Keeping It Legal With The Social Security Administration

29 December 2016
 Categories: Law, Blog


The Social Security Administration (SSA) provides a valuable monetary benefit for those who can no longer work at their jobs because of a medical condition. If you apply, you must qualify by showing that you have a covered medical condition and that you have not been able to work at your job because of that condition. The rules and regulations for getting benefits can be extremely confusing, so care must be taken when filing out your application in addition to your reporting practices once you are approved. To help prevent you from accidentally submitting fraudulent information to the SSA, read on to learn about some common misdeeds that will get you in trouble with the SSA and could cause you to lose your benefits.

1. You will need to provide medical records to prove your claims of your medical condition, but be sure not to exaggerate your symptoms to gain access to benefits. Most medical conditions can be proven (or disproved) with tests. Additionally, the SSA may approve people for benefits for several mental conditions, such as depression, PTSD and more. You should know that most mental health experts are skilled in identifying people who are suffering from these mental disorders, and just as skilled in identifying fakers.

2. The SSA uses not only your medical condition to determine your ability to get benefits, but your education level. For example, a highly educated person is more likely to be able to work at other jobs if they are afflicted by a certain condition than those who have few skills and less education. Don't be tempted to falsify your education level to gain benefits, the SSA will do a thorough investigation.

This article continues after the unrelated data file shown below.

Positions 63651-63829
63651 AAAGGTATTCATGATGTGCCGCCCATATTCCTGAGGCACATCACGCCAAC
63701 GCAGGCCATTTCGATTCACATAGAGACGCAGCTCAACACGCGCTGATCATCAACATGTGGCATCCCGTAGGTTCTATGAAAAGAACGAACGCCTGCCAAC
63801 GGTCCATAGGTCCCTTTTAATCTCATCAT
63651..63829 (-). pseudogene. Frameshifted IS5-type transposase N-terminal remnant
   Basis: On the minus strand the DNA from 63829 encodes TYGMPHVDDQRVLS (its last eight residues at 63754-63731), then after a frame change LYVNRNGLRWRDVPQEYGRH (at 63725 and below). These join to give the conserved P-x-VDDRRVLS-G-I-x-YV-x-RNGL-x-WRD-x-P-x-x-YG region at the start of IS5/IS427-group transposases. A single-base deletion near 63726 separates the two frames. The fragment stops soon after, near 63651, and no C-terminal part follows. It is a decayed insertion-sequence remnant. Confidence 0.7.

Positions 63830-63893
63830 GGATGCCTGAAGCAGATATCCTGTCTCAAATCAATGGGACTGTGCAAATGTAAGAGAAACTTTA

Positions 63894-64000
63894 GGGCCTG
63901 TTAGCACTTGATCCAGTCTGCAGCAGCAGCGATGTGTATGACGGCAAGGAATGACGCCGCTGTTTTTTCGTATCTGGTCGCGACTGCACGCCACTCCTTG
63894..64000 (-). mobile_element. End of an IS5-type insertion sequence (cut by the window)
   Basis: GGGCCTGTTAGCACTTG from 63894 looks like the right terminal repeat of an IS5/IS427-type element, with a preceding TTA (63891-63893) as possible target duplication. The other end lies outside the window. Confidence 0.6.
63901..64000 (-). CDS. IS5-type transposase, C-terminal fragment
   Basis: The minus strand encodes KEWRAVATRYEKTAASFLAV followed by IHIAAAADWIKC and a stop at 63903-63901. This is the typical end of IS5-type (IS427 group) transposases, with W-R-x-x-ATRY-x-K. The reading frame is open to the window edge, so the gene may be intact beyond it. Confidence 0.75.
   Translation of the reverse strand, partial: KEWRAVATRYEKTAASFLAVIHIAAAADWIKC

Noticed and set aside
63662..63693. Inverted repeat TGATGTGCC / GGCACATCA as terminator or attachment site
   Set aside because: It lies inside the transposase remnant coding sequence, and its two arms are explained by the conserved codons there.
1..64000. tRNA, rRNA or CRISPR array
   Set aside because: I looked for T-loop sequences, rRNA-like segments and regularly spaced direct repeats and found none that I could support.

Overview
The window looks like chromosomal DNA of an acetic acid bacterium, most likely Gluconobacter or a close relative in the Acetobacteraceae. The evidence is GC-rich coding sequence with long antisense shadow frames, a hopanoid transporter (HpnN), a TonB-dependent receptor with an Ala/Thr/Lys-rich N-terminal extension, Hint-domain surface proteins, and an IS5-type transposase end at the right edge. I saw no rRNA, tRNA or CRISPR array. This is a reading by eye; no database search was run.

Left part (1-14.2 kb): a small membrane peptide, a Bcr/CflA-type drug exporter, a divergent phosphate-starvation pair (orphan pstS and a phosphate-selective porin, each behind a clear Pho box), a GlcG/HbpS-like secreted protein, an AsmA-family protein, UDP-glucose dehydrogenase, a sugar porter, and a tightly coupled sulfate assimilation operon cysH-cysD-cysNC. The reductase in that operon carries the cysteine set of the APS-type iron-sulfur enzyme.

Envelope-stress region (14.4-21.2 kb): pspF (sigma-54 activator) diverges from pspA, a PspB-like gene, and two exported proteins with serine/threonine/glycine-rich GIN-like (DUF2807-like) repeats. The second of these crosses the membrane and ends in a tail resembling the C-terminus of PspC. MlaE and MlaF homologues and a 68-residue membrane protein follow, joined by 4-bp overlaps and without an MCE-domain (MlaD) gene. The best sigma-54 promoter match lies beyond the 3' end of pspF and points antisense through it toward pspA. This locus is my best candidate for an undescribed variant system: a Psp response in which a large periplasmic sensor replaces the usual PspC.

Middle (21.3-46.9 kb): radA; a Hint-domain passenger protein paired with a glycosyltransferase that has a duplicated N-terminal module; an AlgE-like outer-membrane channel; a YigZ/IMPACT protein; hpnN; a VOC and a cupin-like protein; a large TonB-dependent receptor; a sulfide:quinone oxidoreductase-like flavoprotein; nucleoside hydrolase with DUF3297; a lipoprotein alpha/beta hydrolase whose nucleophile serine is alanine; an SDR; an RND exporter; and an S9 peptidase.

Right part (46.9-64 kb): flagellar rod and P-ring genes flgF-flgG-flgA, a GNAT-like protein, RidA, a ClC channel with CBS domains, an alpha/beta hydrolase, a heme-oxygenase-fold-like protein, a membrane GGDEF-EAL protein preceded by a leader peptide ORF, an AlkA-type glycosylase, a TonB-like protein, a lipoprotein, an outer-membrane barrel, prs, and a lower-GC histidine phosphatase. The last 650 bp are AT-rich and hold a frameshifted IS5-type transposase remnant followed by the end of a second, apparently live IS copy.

3. You can only earn a certain amount of money and still get benefits, and that income must be verified monthly. Using "under the table" pay for work or self-employment are two commonly used tactics to attempt to gain income that doesn't get reported to the IRS. Be aware that you must report all income, regardless of the source.

4. You are eligible to receive back pay that goes back to the time that you first become unable to work because of your condition. Be aware that your former employer will need to verify that date and that the SSA works closely with the IRS to track employment and income, so be sure to give an accurate date.

5. People who have not worked enough, who have a felony warrant, and who have previously been convicted of SSA fraud or other government assistance fraud are not eligible for Social Security benefits. Don't use another person's Social Security number to apply under a false name in order to gain benefits.

Any one of these mistakes could put your ability to get benefits at risk. To learn more, contact a Social Security attorney right away.